Verdict: A search for completeness twists three lives together in a modern portrayal of Girish Karanad’s famous play Hayavadana.
Hayavadana is back in town! Girish Karnad’s famous play is being performed by Black Boxers and The Industrial Theatre Co. at K. R. Cama Oriental Institute in Kala Ghoda. The play managed to create a hype with interesting videos showing a man with a wooden horse-head mold walking through Mumbai interacting with people, experiencing the city and dealing with the awkwardness of having a horse head.
Sombre flute music expertly captures the various moods set by the play, which is performed in a square clearing in the centre of the hall. With seats placed on all four sides of the performance space, this play transitions past the ritualistic performance style and involves the audience closely in the story Challenges of using a square space, like facing your back to the audience, dissolve as the cast uses the space expertly, while continually piquing audience interest. The actors warm up in front of the audience, portraying an element of theatre rarely seen – the humanness of the characters and the actors themselves.
Novelty of concept also reflects in the manner that directors Arghya Lahiri and Pushan Kriplani handle the script. The narrators use a casual tone that provides audience breathing space to explore their own understanding of the play. The actors seamlessly change skins and roles, doubling up as more than one character. At times, they step out of their roles, to make references to real space and time instead of the one portrayed in the play. Yet, the humorous tone of their performance does not conflict with the seriousness of the ensuing drama. The jokes are light and not overdone.
Minimalistic props are placed close to the stage, on cushions that replace wings in this new style of stage setup. The actors assume their positions on these cushions when they aren’t in the scene, taking the role of audience and enjoying the performance as it unravels. Perhaps this duality of nature, the performer and the observer, helps them to better explore the complexities of their characters and the basic human desires that guides the play.
Kapil (Vivek Gomber) is an uneducated brute, who is a champion sportsman. In contrast, Devdutt (Prashant Praksh) is a learned Brahmin poet who submerses himself in intellectual pursuits and has a pittance of a body. Despite their stark differences both the characters are close friends until a rift is driven through them when the beautiful Padmini (Preetika Chawla) marries Devdutt by fantasises about the other friend. She playfully teases both the men, further deepening the divide between them. Jealous and out of control with rage and self-pity Devdutt sacrifices himself in the Kali temple on their way to Ujjain. Kapil, torn with grief follows. Annoyed and afraid of being accused as a murderess, Padmini tries to sacrifice herself. In an unique yet apt portrayal, an annoyed Kali (Dilnaz Irani) is awoken from her slumber. She grants the men life, but Padmini unwittingly switches the heads: creating her perfect lover with the body she craved and the mind she married.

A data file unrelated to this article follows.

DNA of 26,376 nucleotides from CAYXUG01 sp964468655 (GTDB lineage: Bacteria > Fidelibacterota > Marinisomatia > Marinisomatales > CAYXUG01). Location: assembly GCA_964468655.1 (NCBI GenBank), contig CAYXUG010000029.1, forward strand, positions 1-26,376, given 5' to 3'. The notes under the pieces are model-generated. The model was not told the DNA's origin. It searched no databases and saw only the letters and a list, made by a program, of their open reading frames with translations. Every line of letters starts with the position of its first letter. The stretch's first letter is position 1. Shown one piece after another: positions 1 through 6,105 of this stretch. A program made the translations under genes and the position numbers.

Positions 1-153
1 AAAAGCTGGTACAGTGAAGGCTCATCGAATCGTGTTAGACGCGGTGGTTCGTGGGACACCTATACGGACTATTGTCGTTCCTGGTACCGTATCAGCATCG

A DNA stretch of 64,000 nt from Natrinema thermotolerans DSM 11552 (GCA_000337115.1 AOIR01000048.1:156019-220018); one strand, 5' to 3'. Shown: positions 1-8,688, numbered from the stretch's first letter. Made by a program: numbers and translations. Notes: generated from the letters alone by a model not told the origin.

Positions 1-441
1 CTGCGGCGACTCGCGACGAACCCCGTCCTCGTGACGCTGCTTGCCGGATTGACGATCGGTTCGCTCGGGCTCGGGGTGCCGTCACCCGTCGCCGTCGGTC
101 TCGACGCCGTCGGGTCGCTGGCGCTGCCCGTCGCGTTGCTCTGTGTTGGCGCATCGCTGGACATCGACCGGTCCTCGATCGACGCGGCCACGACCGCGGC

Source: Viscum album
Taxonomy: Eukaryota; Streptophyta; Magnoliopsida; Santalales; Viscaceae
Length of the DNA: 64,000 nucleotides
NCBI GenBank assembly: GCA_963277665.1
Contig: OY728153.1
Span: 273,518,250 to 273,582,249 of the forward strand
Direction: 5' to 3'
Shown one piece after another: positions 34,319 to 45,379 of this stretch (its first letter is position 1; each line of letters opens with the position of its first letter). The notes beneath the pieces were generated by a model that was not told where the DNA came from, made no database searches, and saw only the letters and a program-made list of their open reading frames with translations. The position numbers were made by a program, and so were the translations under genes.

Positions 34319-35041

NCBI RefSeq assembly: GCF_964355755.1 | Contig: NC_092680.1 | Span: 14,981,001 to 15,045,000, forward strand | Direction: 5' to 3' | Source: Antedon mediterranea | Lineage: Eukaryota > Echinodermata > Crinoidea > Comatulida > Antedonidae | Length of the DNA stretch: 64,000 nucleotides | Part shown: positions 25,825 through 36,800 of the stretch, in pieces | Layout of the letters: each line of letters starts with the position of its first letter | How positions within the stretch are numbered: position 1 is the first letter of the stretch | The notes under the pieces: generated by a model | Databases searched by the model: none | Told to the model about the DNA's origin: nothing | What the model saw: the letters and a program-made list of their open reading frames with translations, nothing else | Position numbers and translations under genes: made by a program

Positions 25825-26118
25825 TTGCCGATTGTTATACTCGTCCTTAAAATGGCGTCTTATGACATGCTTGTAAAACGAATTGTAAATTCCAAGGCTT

However, her decision entangles the lives of the three protagonists further. Questions become of paramount importance; answers eluding everyone.The play change tones as it shifts perspective from character to character. At some parts the actors communicate directly with the audience, breaking the fourth wall, while at others they voice their thoughts to no one in particular. They manage to portray the conflict between what human beings portray and what their true feelings and desires manifest.
The play derives its roots from the 11th century book of Indian legends, the Kathasaritsagara, which in turn formed the base for Thomas Mann’s novella, The Transposed Heads inspired from which was born Girish Karnad’s play Hayavadana. It grapples with the question: Is a person’s identity is his mind or his physical embodiment?
The play manages to hint at the large concept of incompleteness that resides within every human being. The directors create a beginning and an end beyond the scope of Girish Karnad’s original play, exploring the physical wholeness of an actual man with a horses head, punning at the ideology that completeness can be found.
Venue: K. R. Cama Oriental Institute, Bombay Samachar Marg, Opposite Lion Gate, Kala Ghoda, Fort
Timings & Date: 7pm on 23rd December, 24th December, 25th December, 30th December, 31st December.
Entry: Rs. 250 per ticket. For bookings enquiries call Neha +91 98207 45916
For further details visit: www.facebook.com/Hayavadana
Photo by Ameet Mallapur